“A majority of our ocean customers are on one single platform, which provides visibility end-to-end,” Olivier said.
Todd Scott, blockchain vice president, global trade, for IBM Industry Platform, said the goal of TradeLens was to impact the inefficiencies in the supply chain. “With 90 percent of what we sit on, wear and use shipping via water, it’s still a highly inefficient system,” Scott said. “There is a lack of visibility of where goods are and there is an immense amount of documentation and human intervention in the management of that documentation.”
Scott said the company is ahead of targets in terms of implementation. “We set targets: How many ports, how many terminals, how many customs authorities will we have on the platform? Once we get those on the platform, it makes it a lot easier for beneficial cargo owners (BCOs) and inland transport. We’re in the phase now where we’re onboarding data from the carriers. We have them committed. We’re working with their data and many of the BCOs around the globe to get them to participate in the platform.”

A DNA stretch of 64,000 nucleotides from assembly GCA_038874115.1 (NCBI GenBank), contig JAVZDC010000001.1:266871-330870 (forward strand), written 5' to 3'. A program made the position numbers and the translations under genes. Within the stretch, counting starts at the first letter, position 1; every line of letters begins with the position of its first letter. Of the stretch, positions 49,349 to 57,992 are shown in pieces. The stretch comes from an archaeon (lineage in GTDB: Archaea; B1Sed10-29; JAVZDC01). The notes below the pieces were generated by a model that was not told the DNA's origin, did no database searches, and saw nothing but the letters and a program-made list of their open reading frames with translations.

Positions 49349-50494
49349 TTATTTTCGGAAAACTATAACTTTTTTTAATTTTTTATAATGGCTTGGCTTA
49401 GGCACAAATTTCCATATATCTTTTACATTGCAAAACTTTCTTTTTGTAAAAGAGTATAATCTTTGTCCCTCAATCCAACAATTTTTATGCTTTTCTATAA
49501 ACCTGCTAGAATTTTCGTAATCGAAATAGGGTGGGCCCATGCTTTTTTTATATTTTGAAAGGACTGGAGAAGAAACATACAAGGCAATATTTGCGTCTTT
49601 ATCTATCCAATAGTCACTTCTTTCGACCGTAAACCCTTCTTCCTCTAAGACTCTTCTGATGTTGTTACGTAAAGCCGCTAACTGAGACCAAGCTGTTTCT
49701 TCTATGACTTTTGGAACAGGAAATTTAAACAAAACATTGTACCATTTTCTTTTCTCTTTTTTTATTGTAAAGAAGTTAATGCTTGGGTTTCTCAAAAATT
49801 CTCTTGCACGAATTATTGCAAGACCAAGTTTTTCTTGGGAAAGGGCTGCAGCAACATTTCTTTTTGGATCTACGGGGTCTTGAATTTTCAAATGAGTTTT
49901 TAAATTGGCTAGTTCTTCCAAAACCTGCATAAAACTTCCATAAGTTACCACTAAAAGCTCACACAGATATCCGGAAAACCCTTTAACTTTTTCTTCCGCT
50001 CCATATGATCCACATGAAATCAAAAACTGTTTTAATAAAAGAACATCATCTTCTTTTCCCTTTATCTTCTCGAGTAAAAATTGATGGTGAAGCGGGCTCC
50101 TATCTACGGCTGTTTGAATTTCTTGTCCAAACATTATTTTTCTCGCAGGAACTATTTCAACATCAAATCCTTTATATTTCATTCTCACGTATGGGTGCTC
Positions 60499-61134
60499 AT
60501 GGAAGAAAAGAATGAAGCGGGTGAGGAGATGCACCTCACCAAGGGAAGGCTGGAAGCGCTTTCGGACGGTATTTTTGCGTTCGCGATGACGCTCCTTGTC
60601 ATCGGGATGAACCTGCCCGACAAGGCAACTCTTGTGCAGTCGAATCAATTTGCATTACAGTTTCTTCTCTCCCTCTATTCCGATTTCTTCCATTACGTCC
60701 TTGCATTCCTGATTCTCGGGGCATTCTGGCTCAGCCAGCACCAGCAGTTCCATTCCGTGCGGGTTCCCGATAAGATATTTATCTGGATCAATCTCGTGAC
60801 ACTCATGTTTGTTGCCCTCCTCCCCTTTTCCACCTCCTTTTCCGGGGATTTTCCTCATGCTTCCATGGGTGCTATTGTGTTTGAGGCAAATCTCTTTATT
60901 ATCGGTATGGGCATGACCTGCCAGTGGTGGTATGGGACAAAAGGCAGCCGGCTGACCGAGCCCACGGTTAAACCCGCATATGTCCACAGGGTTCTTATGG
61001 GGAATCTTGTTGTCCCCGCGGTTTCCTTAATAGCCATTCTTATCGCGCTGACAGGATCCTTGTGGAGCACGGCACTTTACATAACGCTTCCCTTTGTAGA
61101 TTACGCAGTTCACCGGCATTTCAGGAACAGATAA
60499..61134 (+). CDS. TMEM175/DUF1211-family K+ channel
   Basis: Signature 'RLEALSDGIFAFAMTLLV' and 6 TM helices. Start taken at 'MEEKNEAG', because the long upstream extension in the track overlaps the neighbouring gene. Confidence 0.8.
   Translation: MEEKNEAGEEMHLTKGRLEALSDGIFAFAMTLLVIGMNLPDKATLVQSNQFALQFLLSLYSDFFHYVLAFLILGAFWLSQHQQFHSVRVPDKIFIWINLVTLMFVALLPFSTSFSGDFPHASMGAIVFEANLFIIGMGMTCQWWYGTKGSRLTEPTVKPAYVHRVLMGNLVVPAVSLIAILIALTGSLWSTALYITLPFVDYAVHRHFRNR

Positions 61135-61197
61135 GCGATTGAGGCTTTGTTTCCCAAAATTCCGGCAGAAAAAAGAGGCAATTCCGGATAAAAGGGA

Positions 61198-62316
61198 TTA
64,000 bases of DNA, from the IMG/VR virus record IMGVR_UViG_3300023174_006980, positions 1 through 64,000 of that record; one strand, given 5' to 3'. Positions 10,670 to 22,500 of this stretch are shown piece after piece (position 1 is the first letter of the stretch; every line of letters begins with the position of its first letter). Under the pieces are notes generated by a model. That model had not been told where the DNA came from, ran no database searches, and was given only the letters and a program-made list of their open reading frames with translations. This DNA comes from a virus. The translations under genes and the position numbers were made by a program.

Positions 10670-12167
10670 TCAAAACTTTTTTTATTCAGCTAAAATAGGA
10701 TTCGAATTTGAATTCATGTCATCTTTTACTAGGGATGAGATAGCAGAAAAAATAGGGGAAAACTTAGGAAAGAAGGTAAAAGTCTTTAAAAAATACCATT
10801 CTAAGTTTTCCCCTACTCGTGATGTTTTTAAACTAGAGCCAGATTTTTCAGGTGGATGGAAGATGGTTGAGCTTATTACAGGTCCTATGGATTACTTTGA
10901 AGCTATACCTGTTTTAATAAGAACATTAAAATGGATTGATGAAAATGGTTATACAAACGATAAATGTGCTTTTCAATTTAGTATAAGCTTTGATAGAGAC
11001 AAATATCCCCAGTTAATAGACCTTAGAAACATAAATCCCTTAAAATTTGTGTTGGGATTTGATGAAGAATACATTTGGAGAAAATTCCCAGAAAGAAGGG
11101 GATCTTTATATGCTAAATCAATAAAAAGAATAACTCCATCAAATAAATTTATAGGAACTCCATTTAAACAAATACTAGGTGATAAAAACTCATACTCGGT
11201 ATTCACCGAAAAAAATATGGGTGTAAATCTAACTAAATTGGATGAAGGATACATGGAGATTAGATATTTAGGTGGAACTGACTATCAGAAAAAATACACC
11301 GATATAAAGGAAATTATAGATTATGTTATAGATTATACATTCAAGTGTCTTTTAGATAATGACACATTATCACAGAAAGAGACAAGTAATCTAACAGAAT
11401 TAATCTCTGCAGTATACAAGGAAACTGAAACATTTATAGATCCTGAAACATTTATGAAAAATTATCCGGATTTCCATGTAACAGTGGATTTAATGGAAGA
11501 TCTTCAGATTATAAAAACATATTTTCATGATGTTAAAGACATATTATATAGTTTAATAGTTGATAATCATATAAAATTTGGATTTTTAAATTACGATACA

“If we can harness data with the level of ingenuity that we demonstrated on the engineering side 35 or 40 years ago when we built infrastructure, this will be regarded as a special time. This is our digital infrastructure generation.”
—Gene Seroka, Port of Los Angeles
Olivier sees even more possibilities for TradeLens going forward. “It’s really having full end-to-end visibility over containers that will hit us and having better forecast of inbound volumes.”
Data standardization is another important benefit for ports, Olivier said.
TradeLens has proven “the mechanics of blockchain work,” said Whalen. The Port of Halifax is a participant and the beta Canadian Port in TradeLens.
“We used to say to management, ‘We need a bunch of money to implement a system.’ You get to the other side and someone’s disappointed,” Whalen said. “What happens when you take small steps, you get more agile and more learning as you go. The good thing about a software-as-a-service (SaaS) like TradeLens, you can take small steps.”
From a financial risk perspective, implementing a SaaS platform supports a lower up-front cost. Rather than buying or building an in-house technology platform, SaaS can often be treated as “a scalable operational expense item rather than a large capital expenditure,” Whalen said.
Port Optimizer™, developed by GE Transportation, a Wabtec company, works somewhat similarly. It provides insight into shipping by integrating data from across the port ecosystem. It also incorporates machine learning to help monitor dynamic conditions and proactively communicate.